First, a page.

The Letter Box.
PLAIN TRUTHS FOR PIOUS CHURCHMEN.
FELLOW CHRISTIANS,-The Bible says: | faith, your church attributes to the or"Except a man be born again he cannot see the kingdom of God"-" Except ye be converted, and become as little children, ye shall not enter into the kingdom of heaven"-" Except ye repent, ye shall all likewise perish""Believe on the Lord Jesus Christ, and thou shalt be saved"-" He that believeth shall be saved; he that believeth not shall be damned." This language is explicit, universal, absolute; so plain, that no honest mind needs to doubt its meaning; so comprehensive, that no responsible man is exempted; so absolute, as to be set aside by no possible contingencies. Its simple testimony is,-that no unregenerated man, no unconverted man, no impenitent man, no unbeliever in Christ, has any part in the kingdom of God on earth, or will have admission to his kingdom in heaven.
dinance of baptism. When any one of your ministers has baptized a child, he says, respecting that child, to the bystanders: "Seeing now, dearly beloved, that this child is regenerate," &c. In prayer he thus addresses Almighty God: "We yield thee hearty thanks, most merciful Father, that it hath pleased thee to regenerate this infant with thy Holy Spirit, to receive him for thine own child by adoption, and to incorporate him into thy holy Church."
What the Bible thus attributes to regeneration, conversion, repentance,
It is a well-known fact, that the expressions used in this service present to many a man of enlightened mind and tender conscience, when about to enter holy orders, a cross almost too difficult to be taken up. Interpretations as numerous as the colours of the rainbow, are had recourse to in order to strain them into harmony with God's Word. It may not be known to all of you, that in the year 1842 a meeting
of the clergy was held at the Rev. D. Wilson's, Islington, when this subject was discussed. Nearly a hundred clergymen were present at the meeting and Archdeacon Hoare took the chair. The subject for discussion was thus announced:-" The baptismal service, and the doctrine of regeneration as connected with that rite." Four of the best-instructed ministers of the church had received some weeks notice of the meeting, and each had been requested to come prepared to give his sentiments on the question. The four gentlemen selected for this purpose were the Rev. Messrs. Cunningham, Burgess, C. Bridges, and Venn. The result was, THEY ALL DIFFERED; no two of them took the same view of the meaning of the terms employed.* The history of this clerical meeting; the struggles which many of the best men in the church have to go through before they can bring their minds to use the words prescribed; the tortuous and unnatural construction that must be put upon them to make them come anywhere near to a harmony with Scripture ;-all clearly prove, either that the Bible and the Prayer-book must not be interpreted on the same principles, or else that the one contradicts the other.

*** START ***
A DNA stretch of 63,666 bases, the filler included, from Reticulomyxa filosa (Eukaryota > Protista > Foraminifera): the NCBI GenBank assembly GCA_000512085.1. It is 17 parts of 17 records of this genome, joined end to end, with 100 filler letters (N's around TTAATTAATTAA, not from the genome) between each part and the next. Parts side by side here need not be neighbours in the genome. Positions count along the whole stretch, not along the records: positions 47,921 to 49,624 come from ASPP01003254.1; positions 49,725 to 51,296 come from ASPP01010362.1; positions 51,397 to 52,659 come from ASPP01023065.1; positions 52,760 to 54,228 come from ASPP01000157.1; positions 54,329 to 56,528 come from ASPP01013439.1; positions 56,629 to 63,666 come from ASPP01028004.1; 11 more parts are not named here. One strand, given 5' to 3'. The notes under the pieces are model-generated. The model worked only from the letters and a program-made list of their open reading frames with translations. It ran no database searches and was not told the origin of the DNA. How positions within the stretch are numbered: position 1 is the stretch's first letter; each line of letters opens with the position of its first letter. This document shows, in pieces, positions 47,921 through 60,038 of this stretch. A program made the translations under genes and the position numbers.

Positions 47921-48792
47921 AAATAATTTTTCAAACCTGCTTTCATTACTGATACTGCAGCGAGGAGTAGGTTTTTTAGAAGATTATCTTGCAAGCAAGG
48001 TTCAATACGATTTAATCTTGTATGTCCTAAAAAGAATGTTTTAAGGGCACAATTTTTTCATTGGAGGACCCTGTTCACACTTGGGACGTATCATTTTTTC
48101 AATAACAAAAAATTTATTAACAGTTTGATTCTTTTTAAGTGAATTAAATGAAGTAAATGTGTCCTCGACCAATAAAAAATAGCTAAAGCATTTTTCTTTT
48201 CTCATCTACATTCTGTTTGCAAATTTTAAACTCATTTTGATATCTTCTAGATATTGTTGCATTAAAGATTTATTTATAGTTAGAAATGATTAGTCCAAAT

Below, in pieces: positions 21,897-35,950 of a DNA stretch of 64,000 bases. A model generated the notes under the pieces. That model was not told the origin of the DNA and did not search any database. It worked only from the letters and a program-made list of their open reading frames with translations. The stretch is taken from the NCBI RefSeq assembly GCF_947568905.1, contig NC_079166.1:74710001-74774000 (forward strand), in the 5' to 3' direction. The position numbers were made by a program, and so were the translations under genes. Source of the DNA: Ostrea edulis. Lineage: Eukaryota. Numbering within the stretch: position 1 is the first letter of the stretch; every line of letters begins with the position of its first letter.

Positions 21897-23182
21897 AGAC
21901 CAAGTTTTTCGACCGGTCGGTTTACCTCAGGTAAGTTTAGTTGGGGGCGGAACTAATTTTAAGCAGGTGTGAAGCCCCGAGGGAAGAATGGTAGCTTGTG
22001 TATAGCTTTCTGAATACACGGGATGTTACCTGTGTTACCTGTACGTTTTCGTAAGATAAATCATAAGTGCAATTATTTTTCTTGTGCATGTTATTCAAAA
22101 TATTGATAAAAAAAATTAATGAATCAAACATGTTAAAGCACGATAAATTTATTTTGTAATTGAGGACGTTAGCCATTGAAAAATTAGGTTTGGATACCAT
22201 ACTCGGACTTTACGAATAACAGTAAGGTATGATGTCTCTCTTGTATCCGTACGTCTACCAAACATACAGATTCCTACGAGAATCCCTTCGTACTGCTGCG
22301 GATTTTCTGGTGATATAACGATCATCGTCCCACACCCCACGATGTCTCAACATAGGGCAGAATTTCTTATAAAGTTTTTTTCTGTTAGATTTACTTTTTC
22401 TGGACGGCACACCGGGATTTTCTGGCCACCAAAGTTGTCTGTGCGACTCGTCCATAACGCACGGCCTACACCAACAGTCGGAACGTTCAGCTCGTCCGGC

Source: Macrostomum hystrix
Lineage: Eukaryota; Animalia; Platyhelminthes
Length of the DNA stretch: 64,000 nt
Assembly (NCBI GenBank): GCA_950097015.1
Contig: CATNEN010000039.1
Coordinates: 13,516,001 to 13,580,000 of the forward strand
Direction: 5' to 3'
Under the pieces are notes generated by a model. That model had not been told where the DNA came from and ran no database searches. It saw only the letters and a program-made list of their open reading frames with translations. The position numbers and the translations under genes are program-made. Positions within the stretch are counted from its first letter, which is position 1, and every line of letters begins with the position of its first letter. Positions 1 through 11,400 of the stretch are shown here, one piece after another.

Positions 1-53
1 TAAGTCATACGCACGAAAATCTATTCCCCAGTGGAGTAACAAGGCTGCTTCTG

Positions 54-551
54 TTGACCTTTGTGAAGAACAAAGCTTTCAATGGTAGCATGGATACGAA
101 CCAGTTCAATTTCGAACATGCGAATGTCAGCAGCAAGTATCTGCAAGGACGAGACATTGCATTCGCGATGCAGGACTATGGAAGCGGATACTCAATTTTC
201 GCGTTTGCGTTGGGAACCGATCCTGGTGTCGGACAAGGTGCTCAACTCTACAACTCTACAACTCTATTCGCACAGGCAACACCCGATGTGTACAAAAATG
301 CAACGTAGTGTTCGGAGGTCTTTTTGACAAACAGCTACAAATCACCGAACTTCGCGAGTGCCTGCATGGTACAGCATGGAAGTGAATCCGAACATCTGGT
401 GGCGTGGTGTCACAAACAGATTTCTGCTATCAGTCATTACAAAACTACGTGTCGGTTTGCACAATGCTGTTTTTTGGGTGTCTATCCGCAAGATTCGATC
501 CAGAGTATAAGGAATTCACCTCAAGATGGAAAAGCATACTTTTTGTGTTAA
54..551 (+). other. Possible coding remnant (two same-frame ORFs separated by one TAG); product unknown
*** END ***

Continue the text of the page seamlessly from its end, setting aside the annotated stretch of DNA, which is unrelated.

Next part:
Which of these alternatives do you, my fellow Christians, adopt? Do you interpret the words of the Prayer-book in the same way as you do the words of the Bible, and believe them really to mean what they say? If so, how can you reconcile the two? The Bible says, a man must be converted, or he cannot belong to Christ's kingdom; the
Prayer-book says, that when he is baptized he becomes a member of that kingdom. The Bible represents adoption into the family of God as one of the peculiar privileges of genuine believers in Christ; the Prayer-book says, that every one who is baptized is re ceived by God as his own child by adoption. The Bible teaches us, that regeneration is the work of the Holy Spirit; that it is one of the distinctive privileges of the heirs of salvation; that the time when it takes place is determined by the Spirit's good pleasure; and that the instrumentality through which it is effected is the Word of God, (1 Pet. i. 23 ;)-the Prayerbook teaches, that it is granted to all who are baptized; granted, in all cases, at the precise time of baptism; and effected, not through the word of God, but through the administration of that rite. Can any two oracles give a more discordant response? If you interpret the two on the same principle, then it is evident that the one flatly contradicts the other. Which do you believe
the Bible, the word of the infallible God; or the Prayer-book, the word of sinful and erring man?
But you probably adopt the other alternative, and interpret the language of the Prayer-book in what Mr. Ward would call "a non-natural sense." You see that the character of tens of thousands of baptized persons forms a perfect contrast to the character of the regenerated man of the Bible; that their lives are altogether different from what the Bible describes as the life of the adopted child of God; and hence you conclude, that "regeneration," 'adoption into God's family," "being members of Christ's Church, and heirs of his everlasting kingdom," must mean